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Israel’s public agenda shifts back to security

Israeli citizens are experiencing their first real security threat since the social protests of 2011, threatening to turn the national priorities from socioeconomics and social justice back to security.
Israel's Finance Minister Yair Lapid gestures as he attends the opening of the summer session of the Knesset, the Israeli parliament, in Jerusalem April 22, 2013. Lapid is seeking spending cuts of 18 billion shekels ($5 billion) and tax increases of 5 billion shekels as part of the 2013-2014 budget framework, a spokeswoman for Lapid said on Monday. REUTERS/Baz Ratner (JERUSALEM - Tags: POLITICS BUSINESS) - RTXYVX6
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A heated fight is taking place these days in the Knesset’s Finance Committee, very much beneath the public radar, largely because of the fighting in Gaza. This battle calls into question the ability of Finance Minister Yair Lapid to enact one of the signature decisions of his term as minister so far: approval of the law to exempt buyers of a first apartment from paying a value-added tax (VAT) by Sept. 1.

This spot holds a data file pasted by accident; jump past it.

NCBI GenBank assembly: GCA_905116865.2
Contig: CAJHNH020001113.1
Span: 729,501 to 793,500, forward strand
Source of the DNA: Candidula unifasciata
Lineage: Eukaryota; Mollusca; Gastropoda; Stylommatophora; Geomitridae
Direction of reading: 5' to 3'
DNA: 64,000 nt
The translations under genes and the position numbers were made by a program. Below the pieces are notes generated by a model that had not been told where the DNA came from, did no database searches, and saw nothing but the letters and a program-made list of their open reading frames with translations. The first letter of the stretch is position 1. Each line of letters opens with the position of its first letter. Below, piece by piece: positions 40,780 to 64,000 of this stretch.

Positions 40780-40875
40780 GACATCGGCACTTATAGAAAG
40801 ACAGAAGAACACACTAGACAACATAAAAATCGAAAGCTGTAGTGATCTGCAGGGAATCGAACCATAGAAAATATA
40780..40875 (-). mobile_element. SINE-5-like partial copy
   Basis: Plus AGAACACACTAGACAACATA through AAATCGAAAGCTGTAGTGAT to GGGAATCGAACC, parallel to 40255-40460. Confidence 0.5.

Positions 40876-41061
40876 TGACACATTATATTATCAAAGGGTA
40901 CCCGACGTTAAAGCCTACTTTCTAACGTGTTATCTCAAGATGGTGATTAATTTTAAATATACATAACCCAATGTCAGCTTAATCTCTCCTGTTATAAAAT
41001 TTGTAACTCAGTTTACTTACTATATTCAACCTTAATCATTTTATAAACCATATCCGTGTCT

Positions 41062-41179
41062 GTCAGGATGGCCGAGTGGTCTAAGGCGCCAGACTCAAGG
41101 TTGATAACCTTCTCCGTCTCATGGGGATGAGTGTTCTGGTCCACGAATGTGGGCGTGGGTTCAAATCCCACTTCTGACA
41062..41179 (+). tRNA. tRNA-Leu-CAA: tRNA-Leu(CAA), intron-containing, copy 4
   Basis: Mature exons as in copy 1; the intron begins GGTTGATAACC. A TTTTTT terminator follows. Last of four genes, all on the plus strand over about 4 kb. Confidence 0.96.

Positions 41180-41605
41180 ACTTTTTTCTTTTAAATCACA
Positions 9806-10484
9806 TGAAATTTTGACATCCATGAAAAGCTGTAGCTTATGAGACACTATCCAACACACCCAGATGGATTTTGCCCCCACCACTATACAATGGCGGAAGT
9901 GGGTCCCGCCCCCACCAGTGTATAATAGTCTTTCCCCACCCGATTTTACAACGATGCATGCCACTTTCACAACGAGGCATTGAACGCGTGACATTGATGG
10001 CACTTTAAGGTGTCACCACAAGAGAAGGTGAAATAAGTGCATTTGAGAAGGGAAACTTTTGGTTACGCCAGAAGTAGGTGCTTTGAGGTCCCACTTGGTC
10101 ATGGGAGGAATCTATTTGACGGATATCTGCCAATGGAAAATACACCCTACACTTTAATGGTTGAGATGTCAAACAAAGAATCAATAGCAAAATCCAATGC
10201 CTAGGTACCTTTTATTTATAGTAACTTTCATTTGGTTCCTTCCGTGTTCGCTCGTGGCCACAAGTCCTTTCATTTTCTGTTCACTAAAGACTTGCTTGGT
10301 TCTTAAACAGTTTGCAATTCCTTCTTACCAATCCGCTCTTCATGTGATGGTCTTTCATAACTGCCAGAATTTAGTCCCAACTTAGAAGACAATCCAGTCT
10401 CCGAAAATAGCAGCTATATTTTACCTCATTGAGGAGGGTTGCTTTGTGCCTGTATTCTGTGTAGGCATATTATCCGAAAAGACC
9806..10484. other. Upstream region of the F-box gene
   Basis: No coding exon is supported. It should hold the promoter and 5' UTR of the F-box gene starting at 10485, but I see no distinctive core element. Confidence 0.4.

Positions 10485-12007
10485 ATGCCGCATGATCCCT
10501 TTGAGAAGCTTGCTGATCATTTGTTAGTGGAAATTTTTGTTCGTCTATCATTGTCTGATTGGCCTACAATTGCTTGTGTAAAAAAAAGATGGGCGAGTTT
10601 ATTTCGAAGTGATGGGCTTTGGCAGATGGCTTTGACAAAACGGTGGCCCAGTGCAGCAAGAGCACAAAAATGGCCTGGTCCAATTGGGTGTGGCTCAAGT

On July 31, the Knesset will begin its summer recess. The “Zero VAT Law,” which should be Lapid’s greatest accomplishment for the next elections, is still stuck in the Finance Committee, waiting for approval in its second and third reading. The chairman of the committee, Knesset member Nissan Slomiansky of HaBayit HaYehudi, is heaping obstacles before the approval process of the bill, especially with the head of his party, Economy and Trade Minister Naftali Bennett, busy plotting in the background. Once a close ally of Lapid, Bennett has since become one of his major rivals. Knowing that Lapid is under a lot of pressure, Bennett is taking advantage of that to get more money for the settlements, or so say other members of the Finance Committee.

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